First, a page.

How many pages? What’s the format?

Over the next few weeks, Portland State will be abuzz with frantic students who are pushing hard to make sure their final projects and papers are done before oh-so-intimidating finals week.

Photo by Miles Sanguinetti.
Photo by Miles Sanguinetti.

Over the next few weeks, Portland State will be abuzz with frantic students who are pushing hard to make sure their final projects and papers are done before oh-so-intimidating finals week.

So what goes into writing a good paper?

Paper guidelines will vary by professor, discipline and style, but there are some universal tricks that will help you as you take on the onerous writing task.

The first step is to make sure you understand your assignment. Rather than just reading it, take the time to break it down and ascertain what questions are being asked. Too often, not all questions are seen or understood. If you have any questions about the assignment, ask your professor for clarification.

After you understand the assignment, write your thesis statement. This shouldn’t be too long, only two or three sentences, but it should provide the reader with the underlying theme of your entire paper.

Only after you have written your thesis should you do your research. I order the steps this way because you cannot guide your research or evaluate sources if you don’t know what you want to say.

While doing your research, be sure to use all available resources. Don’t just do a quick Google search and choose the top responses. Go to the library and ask for a reference librarian’s assistance. Ask your fellow classmates for ideas. You can even ask your professor for some advice.

By limiting yourself to just one research approach, you cut yourself off from really developing a cogent paper. Don’t be afraid to gather lots of resources; even if you don’t cite all of them, they can only help to build your paper’s strength.

After you’ve gathered sufficient material, write an outline. Some of you may not like writing one—I used to think the same way, but I’ll attest to their utility. An outline gives you the ability to organize your thoughts in a logical manner without having to rewrite sections multiple times. It can also serve as a place to gather your research notes and insert quotations and their citations.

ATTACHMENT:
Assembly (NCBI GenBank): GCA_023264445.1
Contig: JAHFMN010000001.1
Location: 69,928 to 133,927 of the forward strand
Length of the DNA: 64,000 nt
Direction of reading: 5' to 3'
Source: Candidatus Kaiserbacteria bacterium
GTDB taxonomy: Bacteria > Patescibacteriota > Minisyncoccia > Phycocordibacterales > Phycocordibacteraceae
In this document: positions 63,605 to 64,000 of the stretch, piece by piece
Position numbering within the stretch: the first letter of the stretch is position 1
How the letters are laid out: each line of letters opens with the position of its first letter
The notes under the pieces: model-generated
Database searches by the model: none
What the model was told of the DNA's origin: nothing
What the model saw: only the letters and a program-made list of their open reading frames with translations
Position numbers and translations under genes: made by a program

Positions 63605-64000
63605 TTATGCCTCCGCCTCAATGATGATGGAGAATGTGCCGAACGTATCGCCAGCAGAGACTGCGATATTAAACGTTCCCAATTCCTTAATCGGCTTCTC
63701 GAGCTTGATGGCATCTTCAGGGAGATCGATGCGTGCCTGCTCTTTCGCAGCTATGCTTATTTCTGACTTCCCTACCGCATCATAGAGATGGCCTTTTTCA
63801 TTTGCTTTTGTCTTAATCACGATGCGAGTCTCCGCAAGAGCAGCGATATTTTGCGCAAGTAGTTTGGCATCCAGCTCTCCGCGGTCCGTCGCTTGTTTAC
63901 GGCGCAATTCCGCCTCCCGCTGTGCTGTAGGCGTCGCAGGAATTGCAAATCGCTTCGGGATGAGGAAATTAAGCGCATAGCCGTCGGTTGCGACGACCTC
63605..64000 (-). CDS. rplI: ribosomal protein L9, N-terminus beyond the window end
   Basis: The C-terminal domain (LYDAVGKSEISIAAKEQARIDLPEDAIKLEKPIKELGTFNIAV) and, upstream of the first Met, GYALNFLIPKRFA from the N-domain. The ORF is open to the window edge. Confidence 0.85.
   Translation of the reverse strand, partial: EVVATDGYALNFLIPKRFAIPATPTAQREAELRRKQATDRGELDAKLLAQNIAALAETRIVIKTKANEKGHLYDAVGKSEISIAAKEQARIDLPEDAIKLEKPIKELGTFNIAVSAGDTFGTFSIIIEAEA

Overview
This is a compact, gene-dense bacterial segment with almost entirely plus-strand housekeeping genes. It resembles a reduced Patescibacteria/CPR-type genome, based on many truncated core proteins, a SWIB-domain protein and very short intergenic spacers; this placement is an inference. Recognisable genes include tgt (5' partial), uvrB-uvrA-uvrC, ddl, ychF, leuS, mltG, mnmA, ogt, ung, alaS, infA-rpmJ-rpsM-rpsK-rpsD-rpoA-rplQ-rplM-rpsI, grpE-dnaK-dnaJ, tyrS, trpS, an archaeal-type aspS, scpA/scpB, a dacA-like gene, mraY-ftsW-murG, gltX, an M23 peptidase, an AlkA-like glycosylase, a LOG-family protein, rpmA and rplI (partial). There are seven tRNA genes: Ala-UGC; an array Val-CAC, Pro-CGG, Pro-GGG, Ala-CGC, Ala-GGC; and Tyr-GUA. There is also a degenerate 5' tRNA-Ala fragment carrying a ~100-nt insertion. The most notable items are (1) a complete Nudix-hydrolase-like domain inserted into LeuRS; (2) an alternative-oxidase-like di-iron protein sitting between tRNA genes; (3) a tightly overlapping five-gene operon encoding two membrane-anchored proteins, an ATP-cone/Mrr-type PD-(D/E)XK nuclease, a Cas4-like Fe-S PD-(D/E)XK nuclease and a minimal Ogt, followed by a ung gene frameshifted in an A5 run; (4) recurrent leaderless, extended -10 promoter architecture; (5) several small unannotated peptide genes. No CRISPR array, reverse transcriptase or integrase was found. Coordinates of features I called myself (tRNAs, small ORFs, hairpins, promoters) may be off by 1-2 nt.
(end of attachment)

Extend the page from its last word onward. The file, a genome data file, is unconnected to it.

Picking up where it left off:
Now that you have a thesis statement—which may have been revised as you narrowed your research—your relevant research and your completed outline, it’s time to start writing. A writing teacher once shared a very useful mnemonic with me that really helped: ESSAY.

The “E” stands for “explain what you are going to say”; the next three abbreviations are for “some information,” “some more information,” and “additional information”; the “Y” is for “yank it all together.”

After you’ve written your first draft, take a night and sit on it. Then go ahead and read it through. Pay attention to grammar errors and how well the paper flows. Then take it to the PSU Writing Center and have them look it over. Then take it to a friend. Then take it to another friend.

The important thing is to have it reviewed multiple times so that grammar and errors in logic aren’t overlooked.

Incorporate any needed fixes into your next draft and do the editing phase again. Repeat as many times as is necessary, or until you’re happy with your writing.

The last step is to get the final draft ready. This involves more than just printing it out: Give it another once-over and make sure there are no glaring spelling or grammar errors and that your argument flows logically from one point to the next.

When it does come time to print your paper, make sure to use a quality printer. I’ve had papers graded down because my printer smudged the ink. The printers at the library are perfect and you have a 500-page print quota that you’ve already paid for via your student fees. You even have the option to print in color if you need it.

Finally, you can turn it in and breathe, and maybe even catch up on that sleep you’ve missed.